Police Station while the other three were at
Chisumbanje Police Station.
Of the three, one, a Mazda
626, belongs to James Mukwaya, the MDC's
provincial organising secretary,
arrested last week for allegedly organising
an MDC indoor meeting at Mapari
Resort, Bikita. Mukwaya was part of the 138
MDC members granted bail by a
Chipinge magistrate on Monday. Pishai
Muchauraya, MDC's spokesman in
Manicaland, said: "Chirowamhangu was stopped
by the police near Mutare
Teachers' College and asked to disembark from his
car. Out of the blue, they
said they suspected his vehicle was used in
violent acts in the province and
impounded it. This is intolerable
harassment by the police. We have had
enough. All this has to stop."
Muchauraya said of the three
impounded vehicles in Chipinge South, two
were stopped at Birchenough Bridge
and the other at Chisumbanje. "This is
ridiculous," he said. "In Chisumbanje,
the vehicles are under the watchful
eye of Assistant Inspector Chinyoka."
Edmund Maingire, Manicaland's police
spokesman, could not be reached for
comment. A policeman at Mutare Central
said: "We have also been trying to
locate him, but we understand he is
operating from another building in the
city. We are yet to establish his
contact number." Chirowamhangu's family has
been subjected to post-election
violence allegedly perpetrated by war
veterans and Zanu PF youths.
His wife, Angeline, a teacher at Sedze
Primary School, three weeks ago
asked the Zimbabwe Teachers' Association
(Zimta) to assist her secure a
transfer from the school, after alleged
persistent harassment by Zanu PF
cadres. Ngaaite Zimunya, Zimta's principal,
confirmed receiving the report.
He said: "She cited politically motivated
intimidation of her family and
herself as the reason for seeking the
Trial of Zimbabwe journalist put back to
HARARE, June 20 - A Harare court agreed to a prosecutor's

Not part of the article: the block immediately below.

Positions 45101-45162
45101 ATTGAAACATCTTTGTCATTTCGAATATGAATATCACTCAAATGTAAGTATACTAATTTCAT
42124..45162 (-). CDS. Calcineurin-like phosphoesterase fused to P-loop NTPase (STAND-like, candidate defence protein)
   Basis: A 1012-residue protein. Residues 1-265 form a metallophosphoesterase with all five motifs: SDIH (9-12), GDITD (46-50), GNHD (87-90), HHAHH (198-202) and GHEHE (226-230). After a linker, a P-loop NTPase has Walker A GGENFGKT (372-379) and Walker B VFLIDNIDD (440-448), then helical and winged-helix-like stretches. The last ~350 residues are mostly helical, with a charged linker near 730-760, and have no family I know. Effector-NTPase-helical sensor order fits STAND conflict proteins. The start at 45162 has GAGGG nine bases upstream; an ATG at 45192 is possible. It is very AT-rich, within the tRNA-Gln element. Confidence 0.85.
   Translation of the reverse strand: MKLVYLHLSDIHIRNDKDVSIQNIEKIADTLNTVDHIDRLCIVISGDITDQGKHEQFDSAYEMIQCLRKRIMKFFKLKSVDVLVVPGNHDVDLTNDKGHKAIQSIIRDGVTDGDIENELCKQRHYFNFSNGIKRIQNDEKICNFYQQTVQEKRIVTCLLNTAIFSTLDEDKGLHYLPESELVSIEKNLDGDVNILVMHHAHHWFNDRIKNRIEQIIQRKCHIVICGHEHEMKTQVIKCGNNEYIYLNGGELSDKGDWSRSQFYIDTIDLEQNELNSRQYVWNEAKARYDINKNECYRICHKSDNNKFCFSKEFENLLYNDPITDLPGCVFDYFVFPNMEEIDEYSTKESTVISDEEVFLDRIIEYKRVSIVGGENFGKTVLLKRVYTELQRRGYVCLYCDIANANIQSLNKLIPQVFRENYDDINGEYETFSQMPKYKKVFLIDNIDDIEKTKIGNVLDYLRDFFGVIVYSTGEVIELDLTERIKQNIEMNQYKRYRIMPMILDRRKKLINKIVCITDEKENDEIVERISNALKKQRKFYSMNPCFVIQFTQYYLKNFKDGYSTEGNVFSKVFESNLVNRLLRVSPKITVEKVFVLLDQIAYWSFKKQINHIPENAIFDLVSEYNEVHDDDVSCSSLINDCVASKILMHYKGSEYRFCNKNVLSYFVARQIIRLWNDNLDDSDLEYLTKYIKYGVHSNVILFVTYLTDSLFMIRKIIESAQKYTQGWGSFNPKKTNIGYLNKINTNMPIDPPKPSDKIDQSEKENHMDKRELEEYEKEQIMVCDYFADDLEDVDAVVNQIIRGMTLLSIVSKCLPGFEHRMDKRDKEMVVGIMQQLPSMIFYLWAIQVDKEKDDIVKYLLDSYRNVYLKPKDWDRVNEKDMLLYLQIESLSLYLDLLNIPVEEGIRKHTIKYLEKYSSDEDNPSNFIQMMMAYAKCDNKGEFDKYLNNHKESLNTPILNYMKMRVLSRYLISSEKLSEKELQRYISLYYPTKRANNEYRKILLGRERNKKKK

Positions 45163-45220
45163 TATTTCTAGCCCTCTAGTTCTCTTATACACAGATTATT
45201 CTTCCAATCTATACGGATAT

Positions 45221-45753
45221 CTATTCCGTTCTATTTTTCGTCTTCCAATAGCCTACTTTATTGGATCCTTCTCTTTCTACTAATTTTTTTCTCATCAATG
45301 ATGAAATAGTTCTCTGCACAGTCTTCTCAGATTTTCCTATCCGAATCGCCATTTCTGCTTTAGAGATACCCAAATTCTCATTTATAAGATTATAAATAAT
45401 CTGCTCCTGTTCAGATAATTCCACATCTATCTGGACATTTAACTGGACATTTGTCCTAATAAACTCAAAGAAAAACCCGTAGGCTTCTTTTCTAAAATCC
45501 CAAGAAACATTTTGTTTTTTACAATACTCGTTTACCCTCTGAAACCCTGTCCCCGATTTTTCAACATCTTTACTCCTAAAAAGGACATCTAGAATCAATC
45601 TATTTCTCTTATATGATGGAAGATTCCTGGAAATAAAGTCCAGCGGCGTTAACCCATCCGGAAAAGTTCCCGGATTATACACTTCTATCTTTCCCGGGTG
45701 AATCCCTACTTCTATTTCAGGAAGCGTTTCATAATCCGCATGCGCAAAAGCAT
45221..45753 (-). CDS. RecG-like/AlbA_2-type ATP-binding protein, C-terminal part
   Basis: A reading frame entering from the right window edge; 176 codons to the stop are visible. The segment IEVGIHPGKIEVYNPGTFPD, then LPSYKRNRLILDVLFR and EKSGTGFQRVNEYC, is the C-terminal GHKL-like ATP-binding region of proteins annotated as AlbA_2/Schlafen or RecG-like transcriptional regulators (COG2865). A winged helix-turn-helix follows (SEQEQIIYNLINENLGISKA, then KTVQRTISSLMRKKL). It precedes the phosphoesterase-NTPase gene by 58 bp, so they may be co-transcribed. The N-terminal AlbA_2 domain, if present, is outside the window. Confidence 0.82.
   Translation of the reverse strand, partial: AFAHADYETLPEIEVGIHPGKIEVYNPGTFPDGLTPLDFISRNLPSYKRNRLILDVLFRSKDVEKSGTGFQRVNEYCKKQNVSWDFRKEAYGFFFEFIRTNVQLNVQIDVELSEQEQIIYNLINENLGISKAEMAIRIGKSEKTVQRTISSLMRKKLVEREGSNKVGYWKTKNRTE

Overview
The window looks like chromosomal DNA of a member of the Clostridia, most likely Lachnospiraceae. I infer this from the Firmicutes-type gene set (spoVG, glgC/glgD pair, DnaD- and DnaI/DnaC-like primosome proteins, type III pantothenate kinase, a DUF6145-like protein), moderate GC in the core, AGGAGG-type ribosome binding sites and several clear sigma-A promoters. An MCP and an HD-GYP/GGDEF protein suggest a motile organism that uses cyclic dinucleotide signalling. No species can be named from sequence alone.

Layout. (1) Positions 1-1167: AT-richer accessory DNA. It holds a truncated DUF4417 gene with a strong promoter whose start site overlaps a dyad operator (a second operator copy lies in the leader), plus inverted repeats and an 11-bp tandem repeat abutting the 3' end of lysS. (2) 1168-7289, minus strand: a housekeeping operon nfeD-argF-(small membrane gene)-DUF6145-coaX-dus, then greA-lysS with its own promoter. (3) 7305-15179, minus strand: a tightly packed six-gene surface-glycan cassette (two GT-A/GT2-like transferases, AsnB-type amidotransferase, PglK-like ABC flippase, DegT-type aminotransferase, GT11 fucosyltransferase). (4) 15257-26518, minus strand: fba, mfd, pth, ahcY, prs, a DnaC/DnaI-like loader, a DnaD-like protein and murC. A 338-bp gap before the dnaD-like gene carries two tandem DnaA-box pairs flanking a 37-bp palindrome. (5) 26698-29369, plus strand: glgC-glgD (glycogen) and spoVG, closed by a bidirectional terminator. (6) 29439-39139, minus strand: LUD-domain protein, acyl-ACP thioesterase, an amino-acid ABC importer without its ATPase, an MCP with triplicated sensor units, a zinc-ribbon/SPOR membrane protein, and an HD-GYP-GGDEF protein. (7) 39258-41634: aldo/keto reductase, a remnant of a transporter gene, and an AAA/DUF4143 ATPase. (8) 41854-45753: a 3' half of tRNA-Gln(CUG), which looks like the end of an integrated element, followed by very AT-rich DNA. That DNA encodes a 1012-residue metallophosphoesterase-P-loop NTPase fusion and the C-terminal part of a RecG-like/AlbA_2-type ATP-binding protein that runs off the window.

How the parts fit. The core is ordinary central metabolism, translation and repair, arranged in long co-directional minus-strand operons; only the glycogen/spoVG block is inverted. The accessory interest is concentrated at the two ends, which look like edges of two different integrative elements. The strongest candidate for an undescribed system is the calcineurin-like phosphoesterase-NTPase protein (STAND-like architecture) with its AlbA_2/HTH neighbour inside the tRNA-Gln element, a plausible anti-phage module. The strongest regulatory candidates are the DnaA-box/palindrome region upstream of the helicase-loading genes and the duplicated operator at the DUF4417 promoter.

Thursday to defer the trial of a Zimbabwean journalist accused of
''falsehoods'' under the country's tough new media laws.
Lloyd Mudiwa, a reporter for the independent Daily News, has been
with writing a false story alleging that President Robert Mugabe's
had beheaded a woman in a rural district last year.
Mudiwa's trial was
due to start on Thursday, but prosecutor Thabani
Mpofu asked the magistrates'
court in Harare for a postponement to July 22
to allow the state to try
Mudiwa, along with his editor, Geoff Nyarota, who
faces the same
The Daily News has said the beheading story was false and
Neither of the accused has yet been asked to plead.
government has adopted new media laws which critics say severely
press freedom. Eleven journalists have been arrested for alleged
Mugabe signed the measures into law days
after winning re-election in
March polls condemned by the opposition and some
Western governments as
Andrew Meldrum, a U.S.
journalist working for Britain's Guardian
newspaper in Zimbabwe, went on
trial on June 12 on a charge of publishing
falsehoods after reproducing the
Daily News story.
Meldrum's trial was postponed on Tuesday to July 12
after his lawyer
asked the judge to dismiss the case, saying it was built on
an unjust law
and that Zimbabwe was seeking to extend its laws outside the
Meldrum, a 50-year-old native of Hudson, Ohio, has pleaded
guilty. If convicted, he faces a heavy fine or up to two years in
The government says the false story was part of a
campaign to damage Mugabe's
USAID names Weisenfeld new mission director for
Paul E. Weisenfeld was sworn in as the Mission Director for
today at the U.S. Agency for International Development (USAID)
in Washington, D.C., by Administrator Andrew S.